The Essay is a daily personal piece submitted by readers.
In 1517, a monk named Martin Luther nailed a document to a church door in Wittenberg, Germany. It was a passionate statement of an alternative vision of what the Christian faith and church practices could and should be.
His action shook his contemporary world, and eventually led to a new and different way of viewing and living faith.
Recent personal events have made it necessary for me to write my own declaration, my own manifesto, for how I will view and lead my life differently. My claim to the right to use the term “manifesto” lies in the depth of the shock I have received. It has shaken me to my core.
On Jan. 10 of this year, I visited my family doctor, accompanied by one of my daughters. The appointment had been made because my family had brought to my attention that I had suffered a major memory lapse. This unusual event was upsetting for all of us. How could this happen to me, and what did it mean?
The details of the appointment are not important; the results are. A sympathetic and thorough doctor led me through a verbal examination, and then the accepted test for assessing mental acuity. It seems that I have a noticeable memory loss.
In the normal progression of life, people in their 90s do not have memories as sharp as when they were, for example, 70. However, my tests showed that I am beyond that, at what is medically called the beginning of dementia.
Just hearing that word applied to oneself is enough to produce severe shock.
After a while, I surfaced and began to think as well as react. How does one handle this? Who am I now? What is the future likely to be? Can anything be done?
These queries and many more went round and round in my mind. Finally, getting fed up with all this, I picked up a pencil and started to jot down thoughts and ideas. I am not ready to become a basket case, and surely there must be something to do that will help.
Being only a medical problem is not living. I am nearing the end of my life, but I’m not there yet. My challenge is to make my remaining years rewarding.
Morning came today, and the sky has not fallen. I am the same person that I was before that appointment. The diagnosis is undeniably scary, but predicting the future is much less definite. The medical folk do not pretend to be able to know how my particular affliction will unfold. Apparently the range is from a swift, dramatic slide, or a slow growth in disability, or staying put with no apparent change. For a few there can even be a slight improvement.
One thing is made clear: There is no “cure.” This is not reversible. A few suggestions were made. Walk as much as you can. Stimulate your mind. Observe good dietary habits.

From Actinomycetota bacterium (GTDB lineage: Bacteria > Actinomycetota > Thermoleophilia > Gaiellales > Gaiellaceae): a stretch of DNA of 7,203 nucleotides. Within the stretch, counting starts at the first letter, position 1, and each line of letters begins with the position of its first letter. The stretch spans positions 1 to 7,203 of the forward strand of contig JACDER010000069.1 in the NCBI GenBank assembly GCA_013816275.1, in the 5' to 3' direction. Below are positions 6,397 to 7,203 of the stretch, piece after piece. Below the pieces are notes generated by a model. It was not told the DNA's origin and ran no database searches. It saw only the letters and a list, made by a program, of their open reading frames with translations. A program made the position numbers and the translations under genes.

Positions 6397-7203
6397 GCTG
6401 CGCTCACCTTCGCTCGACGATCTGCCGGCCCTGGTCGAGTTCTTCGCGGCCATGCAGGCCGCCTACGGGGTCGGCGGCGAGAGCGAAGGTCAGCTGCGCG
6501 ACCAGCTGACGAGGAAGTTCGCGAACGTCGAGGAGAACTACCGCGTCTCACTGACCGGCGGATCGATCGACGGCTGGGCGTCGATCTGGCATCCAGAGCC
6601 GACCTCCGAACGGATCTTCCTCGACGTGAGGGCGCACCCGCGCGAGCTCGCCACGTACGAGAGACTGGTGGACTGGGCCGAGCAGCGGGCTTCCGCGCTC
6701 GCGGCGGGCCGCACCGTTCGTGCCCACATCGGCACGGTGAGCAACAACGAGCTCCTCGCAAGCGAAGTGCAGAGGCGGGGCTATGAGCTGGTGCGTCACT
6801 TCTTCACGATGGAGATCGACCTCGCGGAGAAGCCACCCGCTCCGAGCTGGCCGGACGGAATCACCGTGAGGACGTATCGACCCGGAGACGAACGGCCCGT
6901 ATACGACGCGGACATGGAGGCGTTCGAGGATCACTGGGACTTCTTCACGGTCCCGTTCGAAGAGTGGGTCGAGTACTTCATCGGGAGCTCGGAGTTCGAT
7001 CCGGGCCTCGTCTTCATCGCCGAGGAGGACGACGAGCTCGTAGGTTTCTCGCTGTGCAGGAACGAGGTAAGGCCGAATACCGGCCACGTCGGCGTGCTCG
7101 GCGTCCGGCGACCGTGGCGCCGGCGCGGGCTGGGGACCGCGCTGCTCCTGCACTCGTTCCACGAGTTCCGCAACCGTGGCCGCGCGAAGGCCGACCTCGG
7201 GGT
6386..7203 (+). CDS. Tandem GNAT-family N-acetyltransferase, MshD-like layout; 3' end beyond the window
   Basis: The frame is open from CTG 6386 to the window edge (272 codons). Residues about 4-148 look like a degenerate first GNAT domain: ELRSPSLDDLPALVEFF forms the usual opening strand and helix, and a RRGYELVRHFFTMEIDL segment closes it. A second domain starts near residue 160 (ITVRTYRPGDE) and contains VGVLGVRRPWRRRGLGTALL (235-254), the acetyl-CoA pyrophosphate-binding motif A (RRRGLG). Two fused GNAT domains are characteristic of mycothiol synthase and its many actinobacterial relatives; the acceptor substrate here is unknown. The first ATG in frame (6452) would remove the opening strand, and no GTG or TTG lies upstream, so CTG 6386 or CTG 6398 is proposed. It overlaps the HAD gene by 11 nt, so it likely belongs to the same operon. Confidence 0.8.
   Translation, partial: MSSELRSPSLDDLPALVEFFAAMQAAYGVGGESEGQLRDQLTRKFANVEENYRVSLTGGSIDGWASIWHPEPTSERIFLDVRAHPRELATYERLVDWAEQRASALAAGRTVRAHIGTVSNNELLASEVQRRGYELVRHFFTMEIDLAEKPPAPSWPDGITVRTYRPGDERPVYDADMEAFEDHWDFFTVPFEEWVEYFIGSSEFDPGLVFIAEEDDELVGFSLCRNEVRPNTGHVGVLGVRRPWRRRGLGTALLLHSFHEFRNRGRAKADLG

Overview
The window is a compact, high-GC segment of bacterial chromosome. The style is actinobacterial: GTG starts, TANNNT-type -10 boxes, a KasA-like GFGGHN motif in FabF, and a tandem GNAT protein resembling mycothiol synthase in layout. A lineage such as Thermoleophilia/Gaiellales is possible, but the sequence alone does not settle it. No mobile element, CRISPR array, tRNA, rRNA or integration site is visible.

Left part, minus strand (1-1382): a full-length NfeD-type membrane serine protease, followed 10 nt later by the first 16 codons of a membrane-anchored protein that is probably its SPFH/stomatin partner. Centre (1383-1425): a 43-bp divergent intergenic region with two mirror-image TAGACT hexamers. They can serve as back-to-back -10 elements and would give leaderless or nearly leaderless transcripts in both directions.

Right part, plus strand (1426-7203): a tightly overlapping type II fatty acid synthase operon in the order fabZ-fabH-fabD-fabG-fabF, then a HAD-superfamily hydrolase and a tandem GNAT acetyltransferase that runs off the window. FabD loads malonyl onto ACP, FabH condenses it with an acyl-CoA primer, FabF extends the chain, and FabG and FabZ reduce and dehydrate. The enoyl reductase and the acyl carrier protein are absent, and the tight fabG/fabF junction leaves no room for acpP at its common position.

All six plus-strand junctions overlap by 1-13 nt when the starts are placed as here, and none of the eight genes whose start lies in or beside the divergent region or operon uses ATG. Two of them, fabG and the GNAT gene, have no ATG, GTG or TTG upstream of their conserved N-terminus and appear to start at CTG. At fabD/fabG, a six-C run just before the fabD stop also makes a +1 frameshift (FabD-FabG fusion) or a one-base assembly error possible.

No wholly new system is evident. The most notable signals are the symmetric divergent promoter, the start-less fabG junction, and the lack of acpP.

So here is my plan: Until it’s proven otherwise, I assume my particular affliction will be one of the slow-growing type. I will continue to do activities that I find stimulating, and I have added daily walks to my regime.
My bookcase holds 65 family albums covering family and trips for as many years as there are albums.
I now keep an album by my chair, and will go through one each day. This should help me retain memories of past years and people.
I am setting up a pattern of reminders to aid my faulty memory, such as a bulletin board to hold activities, daily appointments, people to contact, and so on.
I am starting a diary in which to jot down social gatherings, gifts received, anything that I feel is particularly important to remember.
A few words, the date and place should suffice and not take much time to do.
Finally, I will be open to any suggestions that will make things easier.
Life has been good to me, and continues to be. It has not always been easy, but always worth the effort. It will be so this time, too.
It would be a crime to waste the relatively few years I have left. How fortunate I am to have around me here, and at a distance, a family that gives love and support with no hesitation. I tend to be better at giving advice than taking it, but I promise to listen and weigh what is said. That’s about as much as I can promise.
Now – on to the future! 2013 will be a great year. I will have four new great-grandchildren added this year, and the older members of the clan are busily engaged in their lives.
What more could I ask? “My cup runneth over,” to quote a book Martin Luther would recognize.
Marjorie Gibson lives in Vancouver.
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